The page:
Safeguarding and child protection policy

Reviewed by Designated Safeguarding Lead: Wendy Burton
Date: 24 August 2023

Approved by the Proprietors: A Trevor-Roberts and S Trevor-Roberts
Date: 2 September 2023

1 Safeguarding contact details
Designated Safeguarding Lead (DSL) and EYFS LeadWendy Burton0207 586 1444 x
Deputy DSLGemma Fernandes0207 586
Headteacher & ProprietorSimon Trevor-Roberts0207 586 1444
Headteacher & Safeguarding ProprietorAmanda Trevor-Roberts0207 586

Local Authority children’s social services numbers

Camden Child Protection Services Manager Sonia Forbes0207 974 4351
Safeguarding Lead Officer Michelle O’Regan0207 974 1905
Safeguarding Lead Officer Tracey Murphy0207 974 4103
Safeguarding Lead Officer Patricia Williams0207 974 1558
Children’s Contact Service/MASH Team Manager Fatima O'Dwyer0207 974 1553/3317
Early Help/CAF teamEmma Haigh020 7974 8832/8791
E-Safety Contact OfficerJenni Spencer0207 974 2866

Allegations against staff

Local Authority's Designated Officer (LADO)Jacqueline Fearon0207 974
Deputy LADO John Lawrence-Jones0207 974 4556


Local Authority Prevent OfficerJane Murphy0207 974
DfE non-emergency
PoliceNon-emergency number101

Other useful contact details

Childline0800 1111
NSPCC0808 800 5000
NSPCC Whistleblowing Advice Line0800 028 0285
NSPCC Victims of Sexual harassment and abuse helpline0800 136 663
Kidscape (Anti-bullying helpline for parents)0845 120 5204
Report Abuse in Education0800 136 663
National Domestic Abuse Helpline0800 2000 247
Child exploitation Online Prevent (CEOP)0870 000 3344
Camden Safety Net for young people affected by domestic or sexual violence0207 974 1864
Camden Fostering Team (including private fostering)0207 974 6783
2 Introduction

2.1 Trevor-Roberts School is committed to safeguarding and promoting the welfare and wellbeing of young people and staff. We believe that everyone, without exception, has a right to be safe and to be treated with dignity and respect regardless of background and live a life free from discrimination. The School recognises that children and young people learn best when they are healthy, safe and secure.

2.2 Safeguarding and promoting the welfare of children is defined as protecting children from maltreatment; preventing impairment of children’s mental and physical health or development; ensuring that children grow up in circumstances consistent with the provision of safe and effective care; and taking action to enable all children to have the best outcomes. (Keeping Children Safe in Education, September 2023.)

2.3 This policy applies to all pupils in the School, including those in the EYFS.

2.4 The purpose of this policy is to inform all staff (including supply staff), parents (including guardians and carers), contractors, volunteers and governors about the School’s responsibilities for safeguarding children and to enable all parties to have a clear understanding of how these responsibilities should be carried out. It applies wherever staff members are working with pupils – even where this is away from the School, such as on educational visits or when delivering lessons online.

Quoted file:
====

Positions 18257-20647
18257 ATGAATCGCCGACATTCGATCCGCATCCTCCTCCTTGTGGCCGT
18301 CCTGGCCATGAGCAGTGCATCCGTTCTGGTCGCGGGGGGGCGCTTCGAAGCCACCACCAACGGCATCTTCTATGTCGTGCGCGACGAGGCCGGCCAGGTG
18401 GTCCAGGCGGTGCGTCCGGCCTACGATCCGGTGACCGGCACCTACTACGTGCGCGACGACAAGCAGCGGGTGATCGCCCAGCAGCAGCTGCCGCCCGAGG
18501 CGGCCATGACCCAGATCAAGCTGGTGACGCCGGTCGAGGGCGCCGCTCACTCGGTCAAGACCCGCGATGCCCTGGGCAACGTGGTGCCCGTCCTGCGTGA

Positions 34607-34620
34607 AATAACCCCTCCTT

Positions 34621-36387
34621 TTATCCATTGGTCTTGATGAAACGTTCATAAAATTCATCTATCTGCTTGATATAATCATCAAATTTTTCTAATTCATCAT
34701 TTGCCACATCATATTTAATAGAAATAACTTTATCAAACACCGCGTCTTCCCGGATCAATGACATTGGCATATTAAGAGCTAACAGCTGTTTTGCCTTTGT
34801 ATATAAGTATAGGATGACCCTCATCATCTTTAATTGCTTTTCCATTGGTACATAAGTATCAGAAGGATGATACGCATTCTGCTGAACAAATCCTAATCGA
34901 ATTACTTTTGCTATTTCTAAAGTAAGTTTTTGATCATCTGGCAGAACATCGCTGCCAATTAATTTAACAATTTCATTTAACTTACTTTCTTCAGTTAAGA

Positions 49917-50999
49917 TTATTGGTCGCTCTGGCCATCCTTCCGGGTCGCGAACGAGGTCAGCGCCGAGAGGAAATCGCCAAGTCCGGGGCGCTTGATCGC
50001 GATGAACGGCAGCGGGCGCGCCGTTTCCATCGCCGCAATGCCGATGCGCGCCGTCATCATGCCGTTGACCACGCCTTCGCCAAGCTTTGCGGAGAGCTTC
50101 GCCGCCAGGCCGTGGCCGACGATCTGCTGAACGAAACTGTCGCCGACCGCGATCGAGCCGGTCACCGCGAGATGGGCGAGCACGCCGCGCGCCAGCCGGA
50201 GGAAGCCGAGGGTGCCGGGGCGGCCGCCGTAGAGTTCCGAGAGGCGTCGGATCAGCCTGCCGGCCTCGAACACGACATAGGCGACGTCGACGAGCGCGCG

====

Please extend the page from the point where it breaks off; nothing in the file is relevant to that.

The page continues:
2.5 This policy is published on the School’s website and is also available to parents of current and prospective pupils from the Designated Safeguarding Lead Wendy Burton on request. Large print or other accessible formats can also be made available.

2.6 The policy is in accordance with Camden Safeguarding Children Partnership’s agreed local interagency procedures. Note: Multi-agency arrangements for safeguarding children are now handled by the three safeguarding partner agencies: the local authority (the London Borough of Camden); the clinical commissioning group; and the police. These safeguarding partners come together to form the Local Safeguarding Children’s Partnership (LSCP), replacing what used to be referred to as the Local Safeguarding Children’s Board (LSCB).

2.7 This policy is also in accordance with current legislation and the following statutory guidance:

  • Keeping Children Safe in Education September 2023 (KCSIE)
  • Working Together to Safeguard Children July 2018 (WTSC)
  • Prevent Duty Guidance for England and Wales July 2015 (updated April 2021)
  • Education (Independent School Standards) Regulations 2014
  • What to do if you are worried a child is being abused – advice for practitioners March 2015
  • Safeguarding children and young people October 2018
  • Disqualification Under the Childcare Act August 2018
  • Statutory framework for the Early Years Foundation Stage September 2021
  • Children Missing Education September 2016
  • Relationships Education, Relationships and Sex Education and Health Education (2019)
  • The Equality Act (2010)
  • The Human Rights Act (1998)

2.8 We are advised by the members of the Camden Safeguarding Team, whom the DSL regularly consults on safeguarding matters. Contact details can be found in section 1 of this policy.

2.9 Every complaint or suspicion of abuse from within or outside the School will be taken seriously and action will be taken in accordance with this policy.

Simon Trevor-Roberts
Proprietor and Headteacher

Amanda Trevor-Roberts
Proprietor and Headteacher

3 Principles

3.1 Trevor-Roberts School expects all staff (including the proprietors and volunteers) to share our commitment to safeguarding and promoting the welfare of all pupils in our care. To achieve this, the School seeks to create a safe School environment with a strong pastoral system, where pupils who have been subject to any form of abuse can report the matter confident that it will be taken seriously, they will not be made to feel ashamed of making a report and will be fully supported. Staff are trained to listen to pupils’ concerns, identify issues early and respond appropriately following agreed procedures. The School will consider, at all times, what is in the best interest of the child.